A man in jeans kneeling by a lawn mower while outside.

Top Ten Reasons Your Lawn Mower Is Running Slow (And What To Do For Each)

11 minutes

Key Takeaways

  1. The top ten reasons your lawn mower could be running slow are:
    1. A broken or down-shifted throttle
    2. Neglecting regular maintenance
    3. Blocked air filter
    4. Clogged fuel system
    5. Dirty or damaged spark plug
    6. Dull lawn mower blades
    7. Poor or contaminated fuel
    8. Clogged or damaged carburetor
    9. Weak battery
    10. Combustion system issues
  2. Some of these issues are easy to fix at home, while others require the help of a professional.
  3. Perform regular maintenance on your lawn mower (with the help of a calendar), and you’ll avoid or delay many of the above issues.

Over time, lawn mowers can start to show all kinds of issues, especially with a lack of regular maintenance. One of those issues is your lawn mower running slow. But just what makes your lawn mower run slow?

Top Ten Reasons Your Lawn Mower Is Running Slow (And What To Do For Each)

A man working on his red lawn mower outside.

Lawn mowers can and do experience many issues, including running slow. While you should expect minor variations in lawn mower performance, it’s best to always check them out. In addition, it’s best to inspect your lawn mower before and after every use, especially if it’s running slow.

Also, while you can do many of the below fixes yourself, some will require the assistance of professionals. That’s okay, and it’s better to call on them than end up with a lawn mower you can’t use anymore.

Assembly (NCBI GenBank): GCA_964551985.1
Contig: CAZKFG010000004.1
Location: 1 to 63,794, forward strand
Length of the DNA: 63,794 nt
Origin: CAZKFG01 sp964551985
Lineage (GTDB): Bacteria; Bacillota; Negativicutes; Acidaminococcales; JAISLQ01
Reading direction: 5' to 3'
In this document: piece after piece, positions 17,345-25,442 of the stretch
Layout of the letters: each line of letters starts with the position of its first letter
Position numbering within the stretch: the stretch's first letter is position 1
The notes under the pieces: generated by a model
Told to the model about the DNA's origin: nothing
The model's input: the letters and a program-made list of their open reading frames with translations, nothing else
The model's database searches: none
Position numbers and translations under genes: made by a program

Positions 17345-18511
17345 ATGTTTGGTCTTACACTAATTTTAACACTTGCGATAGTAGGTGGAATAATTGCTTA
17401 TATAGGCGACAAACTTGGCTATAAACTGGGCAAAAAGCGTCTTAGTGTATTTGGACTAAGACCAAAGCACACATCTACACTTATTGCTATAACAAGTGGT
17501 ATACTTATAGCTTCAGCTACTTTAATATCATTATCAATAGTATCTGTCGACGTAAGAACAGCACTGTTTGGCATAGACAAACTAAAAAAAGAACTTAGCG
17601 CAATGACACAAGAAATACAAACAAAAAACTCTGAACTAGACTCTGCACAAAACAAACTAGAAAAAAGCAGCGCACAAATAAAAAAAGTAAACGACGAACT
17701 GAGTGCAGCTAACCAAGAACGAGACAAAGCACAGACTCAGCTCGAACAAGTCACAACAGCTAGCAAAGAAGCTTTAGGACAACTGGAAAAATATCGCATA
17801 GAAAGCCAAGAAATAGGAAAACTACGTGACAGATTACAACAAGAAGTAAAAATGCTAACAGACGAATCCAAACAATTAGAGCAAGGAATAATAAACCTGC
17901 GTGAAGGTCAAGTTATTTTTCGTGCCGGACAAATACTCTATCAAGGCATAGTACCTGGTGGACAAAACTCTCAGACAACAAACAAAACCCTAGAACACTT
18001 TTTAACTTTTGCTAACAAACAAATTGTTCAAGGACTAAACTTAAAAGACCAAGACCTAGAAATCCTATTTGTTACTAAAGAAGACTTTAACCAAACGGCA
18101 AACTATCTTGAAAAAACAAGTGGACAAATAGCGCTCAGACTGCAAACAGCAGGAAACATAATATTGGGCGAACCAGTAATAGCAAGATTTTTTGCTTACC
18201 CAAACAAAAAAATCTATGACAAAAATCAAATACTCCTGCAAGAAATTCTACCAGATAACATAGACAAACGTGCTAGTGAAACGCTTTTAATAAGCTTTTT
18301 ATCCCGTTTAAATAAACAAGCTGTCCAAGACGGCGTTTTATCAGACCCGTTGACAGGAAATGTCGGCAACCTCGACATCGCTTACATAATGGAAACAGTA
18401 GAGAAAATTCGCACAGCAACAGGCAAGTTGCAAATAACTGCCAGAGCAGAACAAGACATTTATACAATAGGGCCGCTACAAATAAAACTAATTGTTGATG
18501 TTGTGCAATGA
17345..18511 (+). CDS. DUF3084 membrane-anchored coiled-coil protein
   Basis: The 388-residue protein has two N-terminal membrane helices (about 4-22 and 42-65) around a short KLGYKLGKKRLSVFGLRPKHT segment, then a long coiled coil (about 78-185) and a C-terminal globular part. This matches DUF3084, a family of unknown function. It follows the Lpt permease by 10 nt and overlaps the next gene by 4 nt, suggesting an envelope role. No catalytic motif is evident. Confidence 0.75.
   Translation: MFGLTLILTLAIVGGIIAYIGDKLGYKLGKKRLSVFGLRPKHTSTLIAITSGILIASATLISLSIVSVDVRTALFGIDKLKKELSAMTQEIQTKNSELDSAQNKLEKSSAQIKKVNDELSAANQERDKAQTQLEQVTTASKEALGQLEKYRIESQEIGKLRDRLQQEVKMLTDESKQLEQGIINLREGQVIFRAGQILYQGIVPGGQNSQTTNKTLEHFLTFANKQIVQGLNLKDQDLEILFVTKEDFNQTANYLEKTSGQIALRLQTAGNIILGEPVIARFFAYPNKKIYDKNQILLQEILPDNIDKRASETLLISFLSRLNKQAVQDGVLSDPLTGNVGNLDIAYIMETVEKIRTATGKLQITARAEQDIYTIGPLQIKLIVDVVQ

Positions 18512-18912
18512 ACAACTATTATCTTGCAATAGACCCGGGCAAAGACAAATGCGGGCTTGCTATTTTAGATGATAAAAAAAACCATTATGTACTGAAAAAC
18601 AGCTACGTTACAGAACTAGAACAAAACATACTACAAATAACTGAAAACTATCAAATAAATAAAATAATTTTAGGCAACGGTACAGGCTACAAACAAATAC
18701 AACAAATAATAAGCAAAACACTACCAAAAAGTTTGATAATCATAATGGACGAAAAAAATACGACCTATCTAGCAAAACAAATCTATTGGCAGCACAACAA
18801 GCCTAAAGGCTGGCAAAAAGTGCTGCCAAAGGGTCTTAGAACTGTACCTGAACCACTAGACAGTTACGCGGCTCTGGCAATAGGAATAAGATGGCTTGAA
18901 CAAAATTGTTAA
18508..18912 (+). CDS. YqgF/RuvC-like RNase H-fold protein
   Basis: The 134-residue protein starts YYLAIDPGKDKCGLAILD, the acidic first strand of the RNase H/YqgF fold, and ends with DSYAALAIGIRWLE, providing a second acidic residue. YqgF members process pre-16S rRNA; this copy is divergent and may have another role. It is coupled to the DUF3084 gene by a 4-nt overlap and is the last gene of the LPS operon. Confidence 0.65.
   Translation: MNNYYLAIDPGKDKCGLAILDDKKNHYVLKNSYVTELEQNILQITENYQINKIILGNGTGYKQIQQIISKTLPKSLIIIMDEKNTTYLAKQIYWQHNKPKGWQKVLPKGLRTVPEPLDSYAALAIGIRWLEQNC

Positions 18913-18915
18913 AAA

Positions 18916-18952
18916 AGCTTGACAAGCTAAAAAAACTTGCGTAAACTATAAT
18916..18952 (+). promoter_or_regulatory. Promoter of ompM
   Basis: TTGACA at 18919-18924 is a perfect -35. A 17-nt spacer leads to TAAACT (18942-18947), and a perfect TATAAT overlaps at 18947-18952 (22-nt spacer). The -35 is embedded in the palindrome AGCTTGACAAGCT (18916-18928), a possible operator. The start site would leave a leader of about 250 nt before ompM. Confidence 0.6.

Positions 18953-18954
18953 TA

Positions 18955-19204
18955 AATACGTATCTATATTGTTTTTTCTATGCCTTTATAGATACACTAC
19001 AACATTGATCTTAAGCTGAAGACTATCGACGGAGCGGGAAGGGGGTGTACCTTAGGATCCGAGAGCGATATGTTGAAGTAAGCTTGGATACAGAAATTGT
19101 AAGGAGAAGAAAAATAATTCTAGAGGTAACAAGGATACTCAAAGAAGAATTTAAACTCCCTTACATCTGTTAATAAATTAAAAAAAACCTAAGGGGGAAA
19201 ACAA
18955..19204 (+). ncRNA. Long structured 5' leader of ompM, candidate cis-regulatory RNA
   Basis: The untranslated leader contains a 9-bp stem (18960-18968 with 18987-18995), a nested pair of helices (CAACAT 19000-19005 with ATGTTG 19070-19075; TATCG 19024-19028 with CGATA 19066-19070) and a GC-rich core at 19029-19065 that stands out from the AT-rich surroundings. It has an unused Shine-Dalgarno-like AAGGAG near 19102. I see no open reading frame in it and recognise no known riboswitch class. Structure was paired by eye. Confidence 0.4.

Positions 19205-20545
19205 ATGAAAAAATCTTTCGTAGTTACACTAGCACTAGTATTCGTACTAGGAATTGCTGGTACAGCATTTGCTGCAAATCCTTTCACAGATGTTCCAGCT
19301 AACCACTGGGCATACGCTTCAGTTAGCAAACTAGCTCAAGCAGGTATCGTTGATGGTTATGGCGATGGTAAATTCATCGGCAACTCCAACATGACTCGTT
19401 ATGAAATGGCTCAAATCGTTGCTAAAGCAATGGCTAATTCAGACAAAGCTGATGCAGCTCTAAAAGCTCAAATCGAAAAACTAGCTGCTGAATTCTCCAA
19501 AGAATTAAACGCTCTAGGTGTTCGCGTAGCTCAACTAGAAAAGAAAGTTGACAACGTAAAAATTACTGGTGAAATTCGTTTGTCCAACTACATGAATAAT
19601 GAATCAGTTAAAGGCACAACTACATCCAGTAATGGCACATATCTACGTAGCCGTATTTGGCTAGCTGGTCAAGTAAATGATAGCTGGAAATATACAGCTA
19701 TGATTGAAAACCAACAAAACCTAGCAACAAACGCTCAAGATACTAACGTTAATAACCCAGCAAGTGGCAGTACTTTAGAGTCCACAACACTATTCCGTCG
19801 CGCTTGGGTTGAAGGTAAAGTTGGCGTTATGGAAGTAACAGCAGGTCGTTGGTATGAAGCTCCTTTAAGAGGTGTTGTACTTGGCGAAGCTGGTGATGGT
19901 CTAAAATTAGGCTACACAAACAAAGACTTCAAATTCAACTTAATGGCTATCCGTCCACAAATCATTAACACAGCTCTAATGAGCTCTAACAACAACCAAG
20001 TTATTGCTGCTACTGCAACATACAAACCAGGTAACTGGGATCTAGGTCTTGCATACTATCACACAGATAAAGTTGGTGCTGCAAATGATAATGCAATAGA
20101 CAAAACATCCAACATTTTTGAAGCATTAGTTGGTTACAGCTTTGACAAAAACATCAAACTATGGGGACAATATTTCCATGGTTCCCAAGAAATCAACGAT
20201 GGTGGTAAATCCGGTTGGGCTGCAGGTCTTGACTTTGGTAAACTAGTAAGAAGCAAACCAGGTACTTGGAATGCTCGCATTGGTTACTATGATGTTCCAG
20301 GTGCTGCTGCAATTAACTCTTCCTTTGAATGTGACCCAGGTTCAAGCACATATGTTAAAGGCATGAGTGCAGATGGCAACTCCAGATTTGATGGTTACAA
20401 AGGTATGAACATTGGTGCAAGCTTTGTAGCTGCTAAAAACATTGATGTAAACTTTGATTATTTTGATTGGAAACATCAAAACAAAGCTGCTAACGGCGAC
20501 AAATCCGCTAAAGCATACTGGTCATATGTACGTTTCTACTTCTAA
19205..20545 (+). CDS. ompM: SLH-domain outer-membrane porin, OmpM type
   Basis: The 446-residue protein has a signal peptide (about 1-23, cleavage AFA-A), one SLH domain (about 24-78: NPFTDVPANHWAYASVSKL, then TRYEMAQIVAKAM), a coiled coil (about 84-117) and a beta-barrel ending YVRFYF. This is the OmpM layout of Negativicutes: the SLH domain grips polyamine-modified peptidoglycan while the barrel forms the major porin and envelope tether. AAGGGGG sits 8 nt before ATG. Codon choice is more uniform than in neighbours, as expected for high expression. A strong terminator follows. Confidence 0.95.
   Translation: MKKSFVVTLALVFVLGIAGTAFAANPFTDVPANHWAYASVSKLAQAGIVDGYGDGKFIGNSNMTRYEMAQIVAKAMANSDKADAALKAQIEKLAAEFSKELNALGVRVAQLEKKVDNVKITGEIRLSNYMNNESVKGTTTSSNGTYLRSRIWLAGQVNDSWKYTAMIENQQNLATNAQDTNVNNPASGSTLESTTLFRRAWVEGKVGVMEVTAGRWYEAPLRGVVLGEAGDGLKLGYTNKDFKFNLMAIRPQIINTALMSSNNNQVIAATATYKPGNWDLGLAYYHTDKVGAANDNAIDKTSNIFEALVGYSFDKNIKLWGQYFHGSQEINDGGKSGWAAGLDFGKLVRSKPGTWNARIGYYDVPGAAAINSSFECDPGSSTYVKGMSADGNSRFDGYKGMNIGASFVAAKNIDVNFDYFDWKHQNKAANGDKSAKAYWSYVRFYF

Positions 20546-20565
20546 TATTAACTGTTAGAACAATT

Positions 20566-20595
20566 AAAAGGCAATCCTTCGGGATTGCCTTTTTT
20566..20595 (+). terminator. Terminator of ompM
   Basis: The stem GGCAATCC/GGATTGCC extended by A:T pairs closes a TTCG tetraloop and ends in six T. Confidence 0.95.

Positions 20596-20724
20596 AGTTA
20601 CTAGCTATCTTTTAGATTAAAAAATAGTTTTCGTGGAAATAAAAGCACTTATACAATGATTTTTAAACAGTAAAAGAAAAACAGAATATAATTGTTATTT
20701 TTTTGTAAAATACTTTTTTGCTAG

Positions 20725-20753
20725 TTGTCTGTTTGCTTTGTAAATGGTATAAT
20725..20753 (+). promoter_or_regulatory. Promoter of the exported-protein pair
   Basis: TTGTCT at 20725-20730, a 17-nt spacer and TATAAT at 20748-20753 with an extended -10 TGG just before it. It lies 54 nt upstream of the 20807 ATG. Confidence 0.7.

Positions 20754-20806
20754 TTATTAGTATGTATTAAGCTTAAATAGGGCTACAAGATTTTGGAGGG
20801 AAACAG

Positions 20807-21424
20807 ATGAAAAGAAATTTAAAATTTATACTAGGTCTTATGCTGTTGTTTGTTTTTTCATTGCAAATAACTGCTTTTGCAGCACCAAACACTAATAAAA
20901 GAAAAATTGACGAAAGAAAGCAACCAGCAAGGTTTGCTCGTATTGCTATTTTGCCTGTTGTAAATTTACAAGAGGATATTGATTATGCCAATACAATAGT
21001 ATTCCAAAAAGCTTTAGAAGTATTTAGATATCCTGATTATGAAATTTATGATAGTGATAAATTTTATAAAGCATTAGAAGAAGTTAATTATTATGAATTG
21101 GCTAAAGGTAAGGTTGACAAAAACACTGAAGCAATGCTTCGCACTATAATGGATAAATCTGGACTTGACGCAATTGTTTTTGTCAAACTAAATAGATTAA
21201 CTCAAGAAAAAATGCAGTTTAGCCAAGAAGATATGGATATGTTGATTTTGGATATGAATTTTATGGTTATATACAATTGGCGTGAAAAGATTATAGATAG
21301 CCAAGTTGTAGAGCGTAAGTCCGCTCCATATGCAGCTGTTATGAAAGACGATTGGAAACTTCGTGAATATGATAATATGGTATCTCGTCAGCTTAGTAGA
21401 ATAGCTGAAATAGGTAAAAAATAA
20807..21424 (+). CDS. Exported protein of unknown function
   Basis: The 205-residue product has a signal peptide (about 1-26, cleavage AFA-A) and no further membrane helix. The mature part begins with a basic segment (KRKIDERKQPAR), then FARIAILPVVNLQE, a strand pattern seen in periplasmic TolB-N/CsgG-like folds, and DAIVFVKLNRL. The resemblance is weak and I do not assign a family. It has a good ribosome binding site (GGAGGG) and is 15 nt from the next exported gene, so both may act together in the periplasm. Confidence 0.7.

With that in mind, let’s discuss safety before getting to the top ten issues that make your lawn mower run slow.

Follow Proper Safety Precautions

Safety always comes first when operating or maintaining your lawn mower. 

To protect yourself, get and always wear the following items:

  1. Work gloves
  2. Safety goggles
  3. Mask

Also, always work on your lawn mower on level ground in a well-ventilated space. Chock the wheels so they won’t roll.

1 – The Throttle

A closeup of a green throttle lever on a lawn mower.

In case you don’t know, your lawn mower throttle determines engine speed. As you nudge the throttle toward the rabbit, the engine speeds up. As you nudge it toward the tortoise, it slows down. This is courtesy of a cable connecting the throttle to the carburetor, which determines fuel flow.

You won’t be able to adjust engine speed if your throttle cable breaks and your lawn mower will run slow if it breaks in the slow position (tortoise).

What To Do

Sometimes, you may have forgotten you left the throttle in a slow position. If so, shift it up and see if that fixes your lawn mower.

If not, or if the wire is broken, follow it to the breaking point and remove it by unhooking it from the throttle bar on the dashboard. To get to the other end, remove the air filter compartment and unhook the cable from the carburetor.